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Part 6 - Secrets to happiness in old age
By Joaqlin Estus, KNBA News Director
Research shows happiness follows a “U” shape throughout life, with higher levels in youth that drop until about age 50, then rise again into old age. A Harvard study of adult development shows a good marriage at age 50, and the ability to play, create and form new friendships after retirement, are stronger indicators of happiness at age 80 than low cholesterol or high income.
University of Washington assistant professor Dr. Jordon Lewis says people who feel like they’re leaving a legacy, or making the world a better place are also happier. For his doctoral dissertation, he surveyed Aleut, Athabascan, and Yup’ik elders in his home region of Bristol Bay. Lewis says some of them talked about how they overcame alcoholism, survived the suicide of a loved one, spent years gathering food from nature and practicing cultural traditions, and now want to pass on their experience.
“Elders, in the research I do now, talked about even if people would just give opportunity to share, I have all this knowledge I want to share because once I’m gone, the knowledge is gone,’ said Lewis. Having those opportunities gives them a sense of purpose, promotes their health, and they age better.”
Lewis is studying elders’ wishes to share what they know about subsistence and nature, or skills such as beading, kayak-building, and language. He says healthy communities draw on their elders.
“The benefit to the community is the history is there. They can learn their language. They know who their ancestors are, who they come from, where they’re from. Because it’s very important for Natives to know where they come from to know where they’re going. And so learning from their elders is really important because it promotes healthy families, healthy communities, and lifts this idea of preserving culture.”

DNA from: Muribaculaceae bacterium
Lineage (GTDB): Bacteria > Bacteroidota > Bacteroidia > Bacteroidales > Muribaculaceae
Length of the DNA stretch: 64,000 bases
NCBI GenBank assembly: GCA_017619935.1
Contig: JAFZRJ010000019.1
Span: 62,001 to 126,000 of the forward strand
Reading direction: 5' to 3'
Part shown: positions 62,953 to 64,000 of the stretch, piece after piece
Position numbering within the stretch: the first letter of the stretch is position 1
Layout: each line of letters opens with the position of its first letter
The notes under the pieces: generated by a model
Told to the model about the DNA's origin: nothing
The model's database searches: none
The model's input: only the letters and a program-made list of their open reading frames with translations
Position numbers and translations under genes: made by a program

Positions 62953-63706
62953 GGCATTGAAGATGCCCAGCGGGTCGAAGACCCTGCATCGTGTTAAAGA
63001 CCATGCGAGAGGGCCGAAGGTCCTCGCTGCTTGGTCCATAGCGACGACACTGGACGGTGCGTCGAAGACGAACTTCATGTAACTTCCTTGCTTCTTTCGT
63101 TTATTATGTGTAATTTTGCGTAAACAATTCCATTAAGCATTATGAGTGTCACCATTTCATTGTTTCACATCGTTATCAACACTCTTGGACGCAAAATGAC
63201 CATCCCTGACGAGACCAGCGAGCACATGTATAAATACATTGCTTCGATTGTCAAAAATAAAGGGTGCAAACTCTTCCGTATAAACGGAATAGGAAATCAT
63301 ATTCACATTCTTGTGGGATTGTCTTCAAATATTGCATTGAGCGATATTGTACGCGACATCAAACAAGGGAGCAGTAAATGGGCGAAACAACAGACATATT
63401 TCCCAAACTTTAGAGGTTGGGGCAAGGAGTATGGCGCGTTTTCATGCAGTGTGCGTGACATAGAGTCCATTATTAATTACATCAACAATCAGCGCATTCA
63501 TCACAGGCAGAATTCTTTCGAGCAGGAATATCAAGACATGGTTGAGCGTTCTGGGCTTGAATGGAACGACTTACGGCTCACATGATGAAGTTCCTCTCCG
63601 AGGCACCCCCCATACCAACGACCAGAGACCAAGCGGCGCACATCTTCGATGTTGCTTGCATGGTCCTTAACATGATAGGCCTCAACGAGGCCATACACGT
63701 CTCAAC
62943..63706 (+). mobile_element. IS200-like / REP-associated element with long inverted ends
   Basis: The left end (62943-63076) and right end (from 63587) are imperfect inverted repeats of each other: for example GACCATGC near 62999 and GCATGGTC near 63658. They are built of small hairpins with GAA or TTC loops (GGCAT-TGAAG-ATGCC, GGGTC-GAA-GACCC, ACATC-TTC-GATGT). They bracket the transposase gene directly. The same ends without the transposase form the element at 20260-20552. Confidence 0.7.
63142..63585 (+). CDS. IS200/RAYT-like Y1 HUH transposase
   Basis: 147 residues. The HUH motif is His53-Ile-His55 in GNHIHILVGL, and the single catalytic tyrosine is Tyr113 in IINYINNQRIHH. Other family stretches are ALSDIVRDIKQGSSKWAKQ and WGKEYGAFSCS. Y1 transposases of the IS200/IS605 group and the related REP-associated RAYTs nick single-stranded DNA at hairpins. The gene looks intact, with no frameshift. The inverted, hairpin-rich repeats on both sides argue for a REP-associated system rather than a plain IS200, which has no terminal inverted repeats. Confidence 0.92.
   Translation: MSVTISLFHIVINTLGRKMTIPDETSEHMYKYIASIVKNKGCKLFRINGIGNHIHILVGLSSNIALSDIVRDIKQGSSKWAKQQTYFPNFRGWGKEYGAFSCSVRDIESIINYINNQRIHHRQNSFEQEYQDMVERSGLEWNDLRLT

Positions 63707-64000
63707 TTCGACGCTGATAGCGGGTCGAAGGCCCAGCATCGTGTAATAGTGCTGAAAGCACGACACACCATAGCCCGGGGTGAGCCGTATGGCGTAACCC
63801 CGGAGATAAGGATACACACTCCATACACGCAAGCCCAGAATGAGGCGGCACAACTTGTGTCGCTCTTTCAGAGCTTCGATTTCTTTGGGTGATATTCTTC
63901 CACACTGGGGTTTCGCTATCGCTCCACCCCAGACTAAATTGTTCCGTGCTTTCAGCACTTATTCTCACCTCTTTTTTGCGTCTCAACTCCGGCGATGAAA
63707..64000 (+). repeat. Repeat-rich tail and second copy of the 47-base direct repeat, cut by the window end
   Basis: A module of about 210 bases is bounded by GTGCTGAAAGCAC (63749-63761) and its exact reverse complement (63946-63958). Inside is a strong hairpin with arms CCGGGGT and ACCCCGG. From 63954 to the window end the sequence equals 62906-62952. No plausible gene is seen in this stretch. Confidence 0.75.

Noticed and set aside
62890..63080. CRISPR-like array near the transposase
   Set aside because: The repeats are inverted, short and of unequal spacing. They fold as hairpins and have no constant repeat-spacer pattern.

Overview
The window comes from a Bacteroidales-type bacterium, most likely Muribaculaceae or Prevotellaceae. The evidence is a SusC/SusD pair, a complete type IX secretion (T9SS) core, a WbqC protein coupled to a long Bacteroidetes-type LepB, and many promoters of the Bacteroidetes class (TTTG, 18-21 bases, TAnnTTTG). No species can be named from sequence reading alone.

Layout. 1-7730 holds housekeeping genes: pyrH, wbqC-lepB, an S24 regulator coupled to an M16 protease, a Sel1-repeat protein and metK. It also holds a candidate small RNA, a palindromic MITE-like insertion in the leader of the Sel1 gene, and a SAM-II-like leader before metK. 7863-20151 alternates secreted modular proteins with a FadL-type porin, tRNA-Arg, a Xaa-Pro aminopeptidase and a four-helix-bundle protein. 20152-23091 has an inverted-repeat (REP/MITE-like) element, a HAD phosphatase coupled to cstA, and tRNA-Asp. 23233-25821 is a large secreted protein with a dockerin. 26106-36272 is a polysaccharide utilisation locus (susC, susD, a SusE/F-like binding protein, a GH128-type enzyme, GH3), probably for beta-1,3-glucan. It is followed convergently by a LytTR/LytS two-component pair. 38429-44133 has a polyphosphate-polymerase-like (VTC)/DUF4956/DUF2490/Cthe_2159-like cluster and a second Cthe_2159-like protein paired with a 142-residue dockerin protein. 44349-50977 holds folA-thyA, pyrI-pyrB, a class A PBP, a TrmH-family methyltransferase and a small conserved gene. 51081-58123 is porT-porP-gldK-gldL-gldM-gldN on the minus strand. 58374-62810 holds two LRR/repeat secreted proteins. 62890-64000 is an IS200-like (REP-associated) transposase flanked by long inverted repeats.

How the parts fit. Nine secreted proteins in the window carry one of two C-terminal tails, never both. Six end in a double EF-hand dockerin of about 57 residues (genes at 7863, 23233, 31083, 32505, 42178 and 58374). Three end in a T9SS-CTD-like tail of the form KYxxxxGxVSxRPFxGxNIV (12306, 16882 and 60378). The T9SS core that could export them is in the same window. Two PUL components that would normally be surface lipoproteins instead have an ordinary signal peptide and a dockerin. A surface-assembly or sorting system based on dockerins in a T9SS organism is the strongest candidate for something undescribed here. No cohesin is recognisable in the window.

Southcentral Foundation (SCF) vice president Ilene Sylvester says respect for elders, and heeding their advice, is a big part of Alaska Native cultures. She says that’s a value at SCF, and is reflected in the weight given to its Elders Council.
“So we have an intern program because they brought that to us years ago, the need where they were watching their grandchildren and wanted them to have something positive to do,” says Sylvester. “So they were part of starting that discussion. And now we have an intern program with 60 young people that come in the organization every summer and about 15 in the wintertime.”
Teddy Mayac is 77, a retired civil engineer who grew up in the now abandoned village of King Island. He says because of the close ties of everyone on King Island, its isolation from other communities, and the need to work together, villagers were taught to keep a positive attitude, to be patient, and to treat others with kindness and generosity -- values he wants to pass on to younger generations.
“Let our people remember the good things, the honor, the respect, the love, the cohesiveness,” says Mayac. “It doesn’t matter who it is, we have to honor them and bear with whatever comes between us. Confrontation isn’t good.”
Mellisa Heflin, an elders outreach coordinator for the Alaska Native Tribal Health Consortium, says her grandmother urged her and her children to learn the Inupiaq language, which helped her realize something about how she views herself and her culture:
“It’s important to be proud of your heritage and don’t be shy to share it with others,” says Heflin. “When you put a mask over it, it just makes things more difficult So if you speak your language, speak it. It’s part of who you are. If you eat another food, enjoy it. Because it’s who you are. So if you’re not proud of your heritage then you’re not proud to be yourself.”
Another reason to spend time with elders is that as life expectancy increases, many of us will be traveling the road they’re on, and would benefit from learning how to live well, with joy, from retirement into our 80s and beyond.
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